Watch Trigger 1.9: Biggest update yet


The latest update on it’s way to the Google Play store now is the largest yet, so I thought I’d go through it in more detail.

The first major change is the return of support for Android 2.3.3 Gingerbread and up. Previously this was 3.0 Honeycomb and up due to the use of the surprisingly useful ActionBar and PreferenceFragment APIs, used to add buttons to the nice red stripe at the top of the viewfinder (as well as enable it’s opacity) and automatic creation of the Settings menu layout from an XML file respectively.

Using the above features meant I had to restrict the app to 3.0+ users, which I was uncomfortable doing, seeing as that is the benchmark set for compatibility by the official Pebble app. But since then and after requests from a few would-be users, I worked to create an app that works differently based on the user’s version of Android.

If the user is on 3.0 and up, it will use the ActionBar, add the watch-app toggle and settings buttons as ActionBar options, and use the PreferenceFragment API to generate the Settings menu when it is opened by the user. However, if the user is on 2.3.3 (but below 3.0), the app will use a replacement viewfinder layout that replicates the ActionBar layout as close as I can. I must say, I’m impressed at the result. For the Settings menu, the older deprecated PreferencesActivity class is used to generate the settings instead.

Unfortunately, despite trying hard, I had to take out automatic scanning of captures images to the Gallery on Gingerbread. I just couldn’t crack it for now. I’ll keep trying though.

Here’s how the new viewfinder looks with the progressbar, in my room, as it’s currently very dark outside…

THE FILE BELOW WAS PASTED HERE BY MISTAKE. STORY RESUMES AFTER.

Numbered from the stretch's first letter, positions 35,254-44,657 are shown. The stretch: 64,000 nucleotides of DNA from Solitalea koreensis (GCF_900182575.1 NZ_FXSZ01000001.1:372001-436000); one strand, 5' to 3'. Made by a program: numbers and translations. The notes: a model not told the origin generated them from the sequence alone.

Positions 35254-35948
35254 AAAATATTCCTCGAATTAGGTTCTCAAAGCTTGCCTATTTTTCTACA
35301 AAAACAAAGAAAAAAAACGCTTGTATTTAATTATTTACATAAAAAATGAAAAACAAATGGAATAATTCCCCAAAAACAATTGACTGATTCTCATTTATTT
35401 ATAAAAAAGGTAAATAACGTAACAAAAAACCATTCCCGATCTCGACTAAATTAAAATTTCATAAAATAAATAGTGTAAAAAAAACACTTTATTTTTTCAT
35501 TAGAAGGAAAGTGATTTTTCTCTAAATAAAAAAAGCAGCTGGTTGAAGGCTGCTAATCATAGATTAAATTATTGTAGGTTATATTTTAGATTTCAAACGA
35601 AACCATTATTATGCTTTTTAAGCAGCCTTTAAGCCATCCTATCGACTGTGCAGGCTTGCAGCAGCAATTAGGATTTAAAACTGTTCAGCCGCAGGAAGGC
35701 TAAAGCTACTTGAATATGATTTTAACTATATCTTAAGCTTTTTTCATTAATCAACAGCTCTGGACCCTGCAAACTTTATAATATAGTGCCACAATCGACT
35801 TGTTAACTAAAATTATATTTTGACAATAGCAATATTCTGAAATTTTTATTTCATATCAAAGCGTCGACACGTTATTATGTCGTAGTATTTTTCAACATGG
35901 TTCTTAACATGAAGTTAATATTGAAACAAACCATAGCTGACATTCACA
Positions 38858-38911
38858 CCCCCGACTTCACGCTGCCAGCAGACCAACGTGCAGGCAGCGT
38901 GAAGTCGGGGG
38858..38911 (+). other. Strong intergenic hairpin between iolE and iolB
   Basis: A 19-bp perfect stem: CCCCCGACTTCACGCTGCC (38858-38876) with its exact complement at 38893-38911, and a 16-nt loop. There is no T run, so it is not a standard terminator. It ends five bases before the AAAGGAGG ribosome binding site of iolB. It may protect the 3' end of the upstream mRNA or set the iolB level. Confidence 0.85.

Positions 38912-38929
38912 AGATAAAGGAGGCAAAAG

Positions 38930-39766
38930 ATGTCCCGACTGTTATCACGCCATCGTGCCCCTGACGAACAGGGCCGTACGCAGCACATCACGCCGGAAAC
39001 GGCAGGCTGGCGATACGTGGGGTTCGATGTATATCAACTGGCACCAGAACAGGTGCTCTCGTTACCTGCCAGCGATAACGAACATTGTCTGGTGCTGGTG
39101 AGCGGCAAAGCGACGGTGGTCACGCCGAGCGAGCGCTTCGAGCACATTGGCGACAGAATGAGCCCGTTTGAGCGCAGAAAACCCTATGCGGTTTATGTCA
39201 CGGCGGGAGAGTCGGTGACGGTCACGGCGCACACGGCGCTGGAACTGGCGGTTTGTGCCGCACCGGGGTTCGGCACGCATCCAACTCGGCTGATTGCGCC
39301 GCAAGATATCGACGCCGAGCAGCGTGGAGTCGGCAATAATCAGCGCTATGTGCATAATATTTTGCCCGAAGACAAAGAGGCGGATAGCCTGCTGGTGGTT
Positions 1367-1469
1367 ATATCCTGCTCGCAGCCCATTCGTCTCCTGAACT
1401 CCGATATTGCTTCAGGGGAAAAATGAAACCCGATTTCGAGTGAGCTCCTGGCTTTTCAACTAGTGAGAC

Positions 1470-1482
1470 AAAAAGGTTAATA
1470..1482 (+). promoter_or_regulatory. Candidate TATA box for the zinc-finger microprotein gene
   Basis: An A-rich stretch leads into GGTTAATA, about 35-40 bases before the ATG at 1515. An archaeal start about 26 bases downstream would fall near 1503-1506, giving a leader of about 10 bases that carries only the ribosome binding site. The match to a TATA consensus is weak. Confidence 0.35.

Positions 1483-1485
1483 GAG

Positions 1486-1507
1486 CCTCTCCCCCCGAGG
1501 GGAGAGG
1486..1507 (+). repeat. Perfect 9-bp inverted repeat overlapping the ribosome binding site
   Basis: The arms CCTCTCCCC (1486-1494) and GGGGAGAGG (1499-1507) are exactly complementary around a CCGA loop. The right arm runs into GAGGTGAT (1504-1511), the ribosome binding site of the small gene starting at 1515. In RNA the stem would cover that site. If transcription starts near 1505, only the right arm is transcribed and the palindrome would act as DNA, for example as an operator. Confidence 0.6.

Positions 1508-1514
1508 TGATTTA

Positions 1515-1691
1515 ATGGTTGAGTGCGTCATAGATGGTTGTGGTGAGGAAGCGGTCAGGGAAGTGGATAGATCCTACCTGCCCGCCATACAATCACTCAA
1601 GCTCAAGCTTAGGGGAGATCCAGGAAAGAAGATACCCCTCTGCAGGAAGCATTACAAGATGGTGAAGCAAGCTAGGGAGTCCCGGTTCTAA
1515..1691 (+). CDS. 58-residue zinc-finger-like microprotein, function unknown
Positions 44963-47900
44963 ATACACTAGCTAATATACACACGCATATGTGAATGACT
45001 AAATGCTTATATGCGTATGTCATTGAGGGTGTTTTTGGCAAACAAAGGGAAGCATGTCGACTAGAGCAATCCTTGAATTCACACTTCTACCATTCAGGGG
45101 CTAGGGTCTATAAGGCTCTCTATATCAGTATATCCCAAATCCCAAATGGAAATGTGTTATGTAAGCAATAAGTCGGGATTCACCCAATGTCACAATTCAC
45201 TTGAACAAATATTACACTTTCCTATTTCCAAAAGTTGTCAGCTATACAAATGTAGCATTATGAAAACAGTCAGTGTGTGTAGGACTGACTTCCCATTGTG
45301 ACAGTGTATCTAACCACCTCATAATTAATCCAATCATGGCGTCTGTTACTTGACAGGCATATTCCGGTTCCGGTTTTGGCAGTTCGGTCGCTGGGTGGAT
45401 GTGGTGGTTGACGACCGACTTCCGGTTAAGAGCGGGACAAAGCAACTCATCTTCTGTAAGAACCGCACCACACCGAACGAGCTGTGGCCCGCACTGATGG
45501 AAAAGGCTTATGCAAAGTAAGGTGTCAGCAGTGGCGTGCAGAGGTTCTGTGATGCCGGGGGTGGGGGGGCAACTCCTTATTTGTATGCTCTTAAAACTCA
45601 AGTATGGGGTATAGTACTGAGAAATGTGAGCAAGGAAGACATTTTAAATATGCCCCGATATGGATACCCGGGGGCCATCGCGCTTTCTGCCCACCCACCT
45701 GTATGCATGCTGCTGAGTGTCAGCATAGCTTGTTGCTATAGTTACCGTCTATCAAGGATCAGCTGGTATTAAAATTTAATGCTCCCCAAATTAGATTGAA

Other new features include:

  1. Subtle animations on a couple of UI elements; namely the reset button (if Instant Review is on) and the countdown timer remaining TextView, when it is visible
  2. A ProgressBar showing the stages of trigger, capture, saving and media scanning of the image. If Instant Review is on, the reset button appears once this process is complete, ensuring users don’t reset the camera before the image is finished saving.
  3. The timer now has an option between 1 and 5 second increments (but still up to a 15 second maximum).
  4. Full control over the image save path. This is set by default to the device’s variant on ‘storage/sdcard0/’ or ‘mnt/sdcard/’, whatever Environment.getExternalStorageDirectory() returns. After this, the user is free to change this, even to go up and save to another attached media instead, such as an external SD card, which on my device would be ‘storage/sdcard1/’.
  5. A guard mechanism to protect against launching the app when the phone is mounted as a removable USB device on a PC. Seeing as the app’s sole purpose is to save images to the internal media (which is unavailable when the phone is mounted), this mechanism is a no-brainer.
  6. Finally, a wake-lock so that the phone doesn’t go to sleep while you are arranging your photo/relatives.

I think that’s all, so have at it and enjoy! The in-app feedback options are still there in case anything goes wrong.

One other note: I’ve had reports of intermittent responses from the watch-app, such as UP and DOWN buttons working, but not SELECT. Seeing as I’ve implemented the Pebble AppSync as best as I am able, all events go through the same procedures, so receive equal treatment. This unusual behavior could be attributed to the on-going battle Pebble are fighting against flaky device connections as one of the focuses behind the last few Pebble App updates. As a personal response to this, I am working on my own abstraction above AppSync (which is itself an abstraction of AppMessage) to try and get a better handle on the continuous state of the connection to the watch.

More info if that gets anywhere.

Get it on Google Play


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